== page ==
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Roche - My Experience of CAH
OK where do I start with
CAH. When it comes to quality of
life it has had it ups and downs and when they are down they are really down.
From a young age I never really knew what was wrong with me all I knew
was they was something missing in my body and it made me sick.
And I spent a lot of time off school and missed a lot off life when I was
growing up. Getting older it was
still the same in and out of hospital but not as often as before.
But still having to go to the hospital every few months made it very hard
to get on with things and the constant fear of going in to hospital made it hard
to plan things.
Even now at 21 years of
age it is hard even to the point of going away, have I got the right amount of
pills with me, what happens if something goes wrong and I have to go into
hospital will they know what to do for me, just things like that.
Physically I am OK, a
little over weight but that’s just one of those things. I can still run walk,
dance and any thing else I want to do. Physical appearance is a total different
ball game. Because I am so well built, have facial hair and a very deep voice, I
have the appearance of a man, which is a hard thing to deal with.
CAH has so many different levels. The first one I think is, knowing that I will
always have to take pills and for me at times that is hard just because of
things going on and I forget.
next is being different from other people, having the deep voice and the facial
hair the constant looks and comments from other people, things like is it a he
or is it a she, or he/she and any others you can think of I have heard it all.
also had the added bit of being a teenager, having all the thoughts and
feeling’s that you get anyway just feels more complicated because of what
people say. I want to be accepted
by others for how I am not just what they see on the out side but I guess that
goes for a lots of people.
I think the next one is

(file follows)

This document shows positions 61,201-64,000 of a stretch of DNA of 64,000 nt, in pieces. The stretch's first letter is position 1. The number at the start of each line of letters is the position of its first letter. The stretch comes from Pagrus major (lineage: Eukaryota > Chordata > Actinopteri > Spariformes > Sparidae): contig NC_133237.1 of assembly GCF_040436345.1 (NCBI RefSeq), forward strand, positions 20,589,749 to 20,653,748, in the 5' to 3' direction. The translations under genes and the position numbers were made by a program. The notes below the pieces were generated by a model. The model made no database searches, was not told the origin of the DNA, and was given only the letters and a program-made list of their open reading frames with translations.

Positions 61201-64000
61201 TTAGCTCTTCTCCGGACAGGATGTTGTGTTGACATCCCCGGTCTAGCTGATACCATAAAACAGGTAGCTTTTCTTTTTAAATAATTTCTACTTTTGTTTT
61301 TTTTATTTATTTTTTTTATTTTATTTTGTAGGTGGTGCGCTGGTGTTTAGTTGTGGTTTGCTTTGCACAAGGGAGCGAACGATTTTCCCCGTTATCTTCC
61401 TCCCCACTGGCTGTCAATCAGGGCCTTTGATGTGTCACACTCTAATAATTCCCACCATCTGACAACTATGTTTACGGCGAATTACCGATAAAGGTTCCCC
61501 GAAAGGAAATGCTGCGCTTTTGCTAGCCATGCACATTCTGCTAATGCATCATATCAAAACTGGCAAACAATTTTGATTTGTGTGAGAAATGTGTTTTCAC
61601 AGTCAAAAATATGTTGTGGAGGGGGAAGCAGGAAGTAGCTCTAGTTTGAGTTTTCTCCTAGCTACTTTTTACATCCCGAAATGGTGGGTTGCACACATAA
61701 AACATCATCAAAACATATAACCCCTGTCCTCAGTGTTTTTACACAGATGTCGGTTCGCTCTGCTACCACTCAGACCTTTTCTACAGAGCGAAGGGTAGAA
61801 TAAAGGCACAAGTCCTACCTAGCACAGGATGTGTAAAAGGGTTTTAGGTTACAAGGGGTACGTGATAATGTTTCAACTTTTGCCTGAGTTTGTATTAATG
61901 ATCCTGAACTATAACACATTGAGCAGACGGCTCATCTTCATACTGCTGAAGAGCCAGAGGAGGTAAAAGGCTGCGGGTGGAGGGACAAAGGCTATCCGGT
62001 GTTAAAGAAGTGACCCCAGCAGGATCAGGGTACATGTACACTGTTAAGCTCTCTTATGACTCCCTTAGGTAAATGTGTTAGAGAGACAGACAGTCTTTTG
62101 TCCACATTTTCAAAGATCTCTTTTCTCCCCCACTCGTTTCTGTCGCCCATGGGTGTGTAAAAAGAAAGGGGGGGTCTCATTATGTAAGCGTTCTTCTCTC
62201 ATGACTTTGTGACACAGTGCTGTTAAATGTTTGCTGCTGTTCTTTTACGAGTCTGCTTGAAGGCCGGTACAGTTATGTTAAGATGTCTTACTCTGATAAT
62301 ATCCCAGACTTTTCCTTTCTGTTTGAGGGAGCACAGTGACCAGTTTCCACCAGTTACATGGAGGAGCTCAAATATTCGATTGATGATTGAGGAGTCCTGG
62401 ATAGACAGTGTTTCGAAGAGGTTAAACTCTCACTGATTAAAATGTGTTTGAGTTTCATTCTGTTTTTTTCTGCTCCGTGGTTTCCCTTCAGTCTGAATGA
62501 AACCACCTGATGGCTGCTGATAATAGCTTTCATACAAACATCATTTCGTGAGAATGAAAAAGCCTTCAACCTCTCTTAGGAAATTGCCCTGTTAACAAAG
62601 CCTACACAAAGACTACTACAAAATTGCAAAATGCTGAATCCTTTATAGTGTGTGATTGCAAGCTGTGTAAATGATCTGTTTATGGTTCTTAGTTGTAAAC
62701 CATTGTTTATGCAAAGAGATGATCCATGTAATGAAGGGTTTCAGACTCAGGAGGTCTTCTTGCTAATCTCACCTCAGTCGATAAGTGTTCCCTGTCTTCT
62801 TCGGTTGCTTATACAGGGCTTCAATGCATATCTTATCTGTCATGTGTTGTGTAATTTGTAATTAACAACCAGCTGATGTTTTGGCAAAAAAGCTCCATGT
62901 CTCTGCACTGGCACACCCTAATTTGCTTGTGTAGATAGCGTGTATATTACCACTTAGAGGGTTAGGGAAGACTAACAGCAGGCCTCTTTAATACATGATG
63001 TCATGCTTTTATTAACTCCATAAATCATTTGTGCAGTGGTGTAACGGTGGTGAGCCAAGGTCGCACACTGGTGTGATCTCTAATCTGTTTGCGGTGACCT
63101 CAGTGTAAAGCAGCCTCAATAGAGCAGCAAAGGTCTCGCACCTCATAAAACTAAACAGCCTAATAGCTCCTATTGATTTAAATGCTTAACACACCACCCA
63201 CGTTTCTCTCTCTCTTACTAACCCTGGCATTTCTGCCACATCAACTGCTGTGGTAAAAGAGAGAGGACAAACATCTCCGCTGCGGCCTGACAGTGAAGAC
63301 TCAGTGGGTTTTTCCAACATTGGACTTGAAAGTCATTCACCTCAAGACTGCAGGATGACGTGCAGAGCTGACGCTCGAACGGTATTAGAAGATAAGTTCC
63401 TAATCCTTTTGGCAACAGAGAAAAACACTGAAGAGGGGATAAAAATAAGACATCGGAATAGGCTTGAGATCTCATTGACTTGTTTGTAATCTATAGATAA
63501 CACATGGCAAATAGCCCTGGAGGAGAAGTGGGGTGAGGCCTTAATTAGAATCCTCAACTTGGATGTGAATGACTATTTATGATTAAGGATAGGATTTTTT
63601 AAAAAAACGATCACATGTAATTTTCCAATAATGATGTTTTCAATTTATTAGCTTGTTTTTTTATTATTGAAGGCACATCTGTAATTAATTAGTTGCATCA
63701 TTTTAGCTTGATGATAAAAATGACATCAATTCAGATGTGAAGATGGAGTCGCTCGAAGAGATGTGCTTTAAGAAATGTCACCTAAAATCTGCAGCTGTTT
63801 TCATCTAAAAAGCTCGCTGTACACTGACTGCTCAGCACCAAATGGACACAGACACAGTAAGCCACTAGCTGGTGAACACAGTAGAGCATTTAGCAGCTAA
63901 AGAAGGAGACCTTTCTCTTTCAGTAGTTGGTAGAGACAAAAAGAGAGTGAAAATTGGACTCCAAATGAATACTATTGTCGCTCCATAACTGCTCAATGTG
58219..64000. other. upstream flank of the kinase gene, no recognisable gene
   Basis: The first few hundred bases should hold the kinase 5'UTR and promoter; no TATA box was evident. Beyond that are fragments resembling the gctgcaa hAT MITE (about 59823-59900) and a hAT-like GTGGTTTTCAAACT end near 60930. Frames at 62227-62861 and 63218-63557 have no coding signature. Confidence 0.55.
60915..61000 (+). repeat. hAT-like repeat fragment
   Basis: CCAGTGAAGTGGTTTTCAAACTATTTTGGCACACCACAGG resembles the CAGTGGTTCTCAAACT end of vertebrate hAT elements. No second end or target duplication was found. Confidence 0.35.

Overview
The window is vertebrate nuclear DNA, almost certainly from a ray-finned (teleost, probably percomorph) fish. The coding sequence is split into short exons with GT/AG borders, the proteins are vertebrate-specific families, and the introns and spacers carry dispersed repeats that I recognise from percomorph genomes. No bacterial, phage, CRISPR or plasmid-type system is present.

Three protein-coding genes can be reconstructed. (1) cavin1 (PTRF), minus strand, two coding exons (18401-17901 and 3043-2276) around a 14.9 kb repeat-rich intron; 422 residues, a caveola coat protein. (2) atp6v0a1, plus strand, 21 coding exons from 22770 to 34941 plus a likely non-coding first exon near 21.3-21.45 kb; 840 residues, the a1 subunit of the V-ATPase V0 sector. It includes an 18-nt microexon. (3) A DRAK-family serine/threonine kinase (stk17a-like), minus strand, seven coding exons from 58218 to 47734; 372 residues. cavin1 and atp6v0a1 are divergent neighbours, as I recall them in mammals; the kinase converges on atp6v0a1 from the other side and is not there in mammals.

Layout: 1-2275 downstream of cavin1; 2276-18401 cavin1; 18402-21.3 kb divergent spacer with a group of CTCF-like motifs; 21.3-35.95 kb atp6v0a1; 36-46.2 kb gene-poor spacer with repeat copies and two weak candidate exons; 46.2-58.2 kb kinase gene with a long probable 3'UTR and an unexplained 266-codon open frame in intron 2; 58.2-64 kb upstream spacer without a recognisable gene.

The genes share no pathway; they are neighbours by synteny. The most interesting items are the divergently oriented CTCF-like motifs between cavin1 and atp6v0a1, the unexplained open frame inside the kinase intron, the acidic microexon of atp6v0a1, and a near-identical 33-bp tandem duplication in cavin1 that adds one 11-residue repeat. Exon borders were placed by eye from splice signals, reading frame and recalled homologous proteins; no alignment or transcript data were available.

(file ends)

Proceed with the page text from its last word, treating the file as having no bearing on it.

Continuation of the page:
relationships with people, which has been one of the hardest because the males
have always seen me as one of the lads. That is because of the physical
appearance because I look more male than female.
I have always wanted to fit in somewhere and I have perhaps taken on the
male persona just to fit in. Females
I have found seemed very distant from me, as they do not know how to take me.
And I guess that brings
me onto gender identity.
I have always known that I was female but just have had a male outlook,
like things I played with when I was young and I like cars and things like that.
When it came to personal
relationships like boyfriends /
girlfriends I was always very frightened because I knew that when I was young I
had surgery to make ‘it’ work in the right way and look normal. And as far
as I know it all works fine I have ‘openings’ in all the right places and I
have been told that ‘Yes, it looks normal’.
The only slight problem I have is that the ‘opening’ is a bit small
but that could be fixed with use of dilators. But that’s not a problem because
that all can all be done at home.
am glad that my mum and dad had it done then, as I don’t think that being
older I would have been able to cope with it, the thought of someone cutting and
slicing in that part of the body makes me fell sick.
Having to work out if I am male or female, do I want the surgery at all?